The Importance of Being Earnest Summary & Study Guide

This Study Guide consists of approximately 35 pages of chapter summaries, quotes, character analysis, themes, and more - everything you need to sharpen your knowledge of The Importance of Being Earnest.
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The Importance of Being Earnest Summary & Study Guide Description

The Importance of Being Earnest Summary & Study Guide includes comprehensive information and analysis to help you understand the book. This study guide contains the following sections:

This detailed literature summary also contains Quotes and a Free Quiz on The Importance of Being Earnest by Oscar Wilde.

The Importance of Being Earnest is a very popular play written by Oscar Wilde. In the satire, Algernon and Jack are two young members of the English gentry who pursue their romantic desires dishonestly. Both men want to adopt the name "Ernest," who is Jack's imaginary younger brother. The idea of name changing comes about when Algernon wants to marry Cecily, and Jack wants to marry Gwendolen. However, it just so happens that Cecily and Gwendolen are only interested in marrying men named Ernest!

Act I opens in Algernon's morning-room. His friend "Ernest" arrives and asks about Algernon's cousin Gwendolen. Ernest has every intention of marrying Gwendolen, despite the fact that both Algernon and Gwendolen's mother Augusta Bracknell refuse to entertain the idea. In the conversation between Algernon and his friend during, it becomes clear that "Ernest" is really named Jack and that he has invented a younger brother named Ernest to have an excuse to escape from his dreary life on the countryside. Jack was adopted at a young age by a very wealthy man named Thomas Cardew. He has spent his adult life caring for his now-deceased benefactor's daughter Cecily, whom he finds exceedingly dull. Algernon, who has expressed nothing but cynicism about life in general and, in particular, the concept of marriage, expresses great interest in this young Cecily. He wishes to meet her. However, their conversation is interrupted by the arrival of Lady Bracknell and Cecily. Bracknell is displeased that Jack is present and makes every attempt to keep Gwendolen at a distance, but the young woman is clearly interested in Jack and ignores her mother. Soon, Bracknell and her nephew Algernon move to another room because Algernon agrees to give his friend time alone with Gwendolen to make the proposal. "Ernest" professes his love to Gwendolen. The proposal is a total success, with one exception: Gwendolen loves the false name "Ernest," which Jack has been calling himself. She cannot envision herself with a man by any other name. Jack resolves to have his name changed as soon as possible, and Bracknell returns to the room with Algernon. When Gwendolen tells her mother that she is married, Bracknell dismisses her nephew and daughter and discusses the matter with Jack. She is very pleased at his wealth, but she is horrified by his origins when she discovers he was found by the generous Mr. Cardew in a handbag. She requires him to find relatives immediately or forget the idea of marriage altogether.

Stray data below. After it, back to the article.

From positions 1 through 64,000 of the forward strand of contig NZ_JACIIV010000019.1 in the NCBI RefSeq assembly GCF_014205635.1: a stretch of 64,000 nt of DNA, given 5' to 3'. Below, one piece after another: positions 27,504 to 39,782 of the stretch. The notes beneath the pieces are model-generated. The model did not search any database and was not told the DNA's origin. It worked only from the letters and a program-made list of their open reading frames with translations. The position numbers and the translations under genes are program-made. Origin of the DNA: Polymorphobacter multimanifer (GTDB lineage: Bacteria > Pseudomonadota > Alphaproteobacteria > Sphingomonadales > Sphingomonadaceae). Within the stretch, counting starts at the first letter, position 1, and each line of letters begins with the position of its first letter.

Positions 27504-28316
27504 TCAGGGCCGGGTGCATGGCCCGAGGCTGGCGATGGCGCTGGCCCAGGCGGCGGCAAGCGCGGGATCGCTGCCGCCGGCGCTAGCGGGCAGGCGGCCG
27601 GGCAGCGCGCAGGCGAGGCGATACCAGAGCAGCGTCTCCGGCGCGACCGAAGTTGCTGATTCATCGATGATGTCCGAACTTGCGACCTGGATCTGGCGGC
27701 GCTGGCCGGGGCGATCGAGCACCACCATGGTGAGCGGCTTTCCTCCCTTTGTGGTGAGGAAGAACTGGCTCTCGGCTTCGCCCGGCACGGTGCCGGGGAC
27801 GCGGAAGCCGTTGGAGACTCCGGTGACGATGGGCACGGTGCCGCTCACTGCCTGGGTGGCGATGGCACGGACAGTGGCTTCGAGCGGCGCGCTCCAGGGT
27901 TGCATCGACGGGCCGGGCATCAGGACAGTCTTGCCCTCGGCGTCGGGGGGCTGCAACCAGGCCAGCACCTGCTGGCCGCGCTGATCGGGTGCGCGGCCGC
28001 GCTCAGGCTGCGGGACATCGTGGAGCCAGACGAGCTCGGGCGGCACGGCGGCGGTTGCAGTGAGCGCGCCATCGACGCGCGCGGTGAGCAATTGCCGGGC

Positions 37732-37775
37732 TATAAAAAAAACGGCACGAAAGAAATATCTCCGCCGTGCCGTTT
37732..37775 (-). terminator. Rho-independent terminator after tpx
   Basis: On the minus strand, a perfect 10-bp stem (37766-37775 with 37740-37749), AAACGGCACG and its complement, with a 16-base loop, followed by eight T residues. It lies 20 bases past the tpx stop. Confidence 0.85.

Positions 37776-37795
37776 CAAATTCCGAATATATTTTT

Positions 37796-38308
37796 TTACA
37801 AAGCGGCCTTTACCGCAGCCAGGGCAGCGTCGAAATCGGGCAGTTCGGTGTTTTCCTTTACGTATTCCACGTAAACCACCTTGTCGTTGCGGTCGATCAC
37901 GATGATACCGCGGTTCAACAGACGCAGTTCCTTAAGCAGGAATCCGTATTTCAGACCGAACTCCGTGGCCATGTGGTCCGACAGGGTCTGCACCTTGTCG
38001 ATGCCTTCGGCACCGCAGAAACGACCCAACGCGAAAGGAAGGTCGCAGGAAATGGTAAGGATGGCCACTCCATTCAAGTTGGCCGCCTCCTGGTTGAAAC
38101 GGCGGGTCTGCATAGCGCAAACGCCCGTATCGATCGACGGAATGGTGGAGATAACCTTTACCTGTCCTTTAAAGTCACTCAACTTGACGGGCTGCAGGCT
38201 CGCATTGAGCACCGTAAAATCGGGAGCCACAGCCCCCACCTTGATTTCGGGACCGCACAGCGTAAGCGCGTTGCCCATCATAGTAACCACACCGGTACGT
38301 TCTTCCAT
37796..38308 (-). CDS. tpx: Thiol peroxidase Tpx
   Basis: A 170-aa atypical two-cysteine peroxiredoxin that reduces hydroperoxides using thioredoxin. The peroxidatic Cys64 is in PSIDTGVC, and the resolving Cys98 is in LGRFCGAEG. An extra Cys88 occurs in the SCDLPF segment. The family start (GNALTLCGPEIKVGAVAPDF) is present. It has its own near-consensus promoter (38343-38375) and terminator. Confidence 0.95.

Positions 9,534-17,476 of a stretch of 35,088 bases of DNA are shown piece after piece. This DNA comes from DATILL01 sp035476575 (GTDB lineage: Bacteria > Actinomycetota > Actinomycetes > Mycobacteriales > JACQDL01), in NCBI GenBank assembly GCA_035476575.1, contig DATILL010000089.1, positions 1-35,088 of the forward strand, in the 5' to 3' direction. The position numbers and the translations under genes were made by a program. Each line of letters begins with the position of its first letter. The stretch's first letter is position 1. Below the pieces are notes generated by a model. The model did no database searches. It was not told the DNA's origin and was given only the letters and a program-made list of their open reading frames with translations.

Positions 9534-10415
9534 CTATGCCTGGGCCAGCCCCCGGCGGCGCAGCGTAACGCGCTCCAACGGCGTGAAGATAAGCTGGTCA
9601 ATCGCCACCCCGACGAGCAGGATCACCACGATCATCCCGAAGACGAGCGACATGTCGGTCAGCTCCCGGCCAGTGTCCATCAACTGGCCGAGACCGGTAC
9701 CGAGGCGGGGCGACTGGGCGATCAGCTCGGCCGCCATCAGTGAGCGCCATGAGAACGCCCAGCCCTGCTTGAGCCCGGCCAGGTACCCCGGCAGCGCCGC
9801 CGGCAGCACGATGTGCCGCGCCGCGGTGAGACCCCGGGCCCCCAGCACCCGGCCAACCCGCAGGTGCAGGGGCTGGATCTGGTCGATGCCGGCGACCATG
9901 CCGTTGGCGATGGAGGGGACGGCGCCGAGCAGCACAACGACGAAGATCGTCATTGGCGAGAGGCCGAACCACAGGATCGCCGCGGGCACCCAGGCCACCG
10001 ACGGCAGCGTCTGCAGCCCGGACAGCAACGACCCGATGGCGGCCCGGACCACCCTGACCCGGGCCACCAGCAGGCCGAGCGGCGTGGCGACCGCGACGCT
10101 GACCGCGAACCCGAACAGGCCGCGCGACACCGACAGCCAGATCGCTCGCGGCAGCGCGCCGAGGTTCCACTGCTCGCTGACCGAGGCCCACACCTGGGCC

Act II opens with Cecily and her governess, Miss Prism, in the countryside at Jack's home. Cecily is bored of her studies and encourages her to go on a walk with the local rector, Dr. Chasuble. She is eventually successful, and Algernon shows up, pretending to be Jack's younger brother Ernest, whom Cecily has heard a great deal of but never met. Algernon is smitten with her, and he asks her to marry him, to which she agrees. Jack returns home and finds Algernon pretending to be his brother. He attempts to send Algernon away immediately, but Algernon instead remains and continues speaking to Cecily, who makes it clear that, like Gwendolen, she cannot love or marry a man by any other name than Ernest. Algernon quickly resolves to have his name changed as well. Subsequently, he goes to Dr. Chasuble to become "Ernest." While Cecily is on her own in the garden, Gwendolen appears, looking for Ernest. Confusion breaks out when they both assume they have become engaged to the same man, until Algernon and Jack both return. They are confronted by the women, who leave them in the garden alone to dwell on their dishonesty.

In Act III, the four reunite, and the women forgive them for their lies. But, they explain that they cannot marry men without the name of Ernest. Both men confess to agreeing to have their names changed. They begin arguing when they decide that they cannot both be called Ernest. Bracknell appears, furious at her daughter's escape, and meets Cecily. When she discovers she is very wealthy, she immediately approves of the bankrupt Algernon's marriage to her, but Jack refuses to allow it unless he is allowed to marry Gwendolen. Augusta refuses him in turn. Miss Prism returns, and she is stunned to see the elder woman. It turns out that Prism once lost Bracknell's nephew a long time ago, and the baby was never again found. Jack realizes he might be exactly this baby, and the fact is confirmed when he reproduces Prism's handbag, being the one he was found in. The play ends with Jack discovering he truly is Algernon's older brother and that his true name is, in fact, Ernest.

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This section contains 789 words
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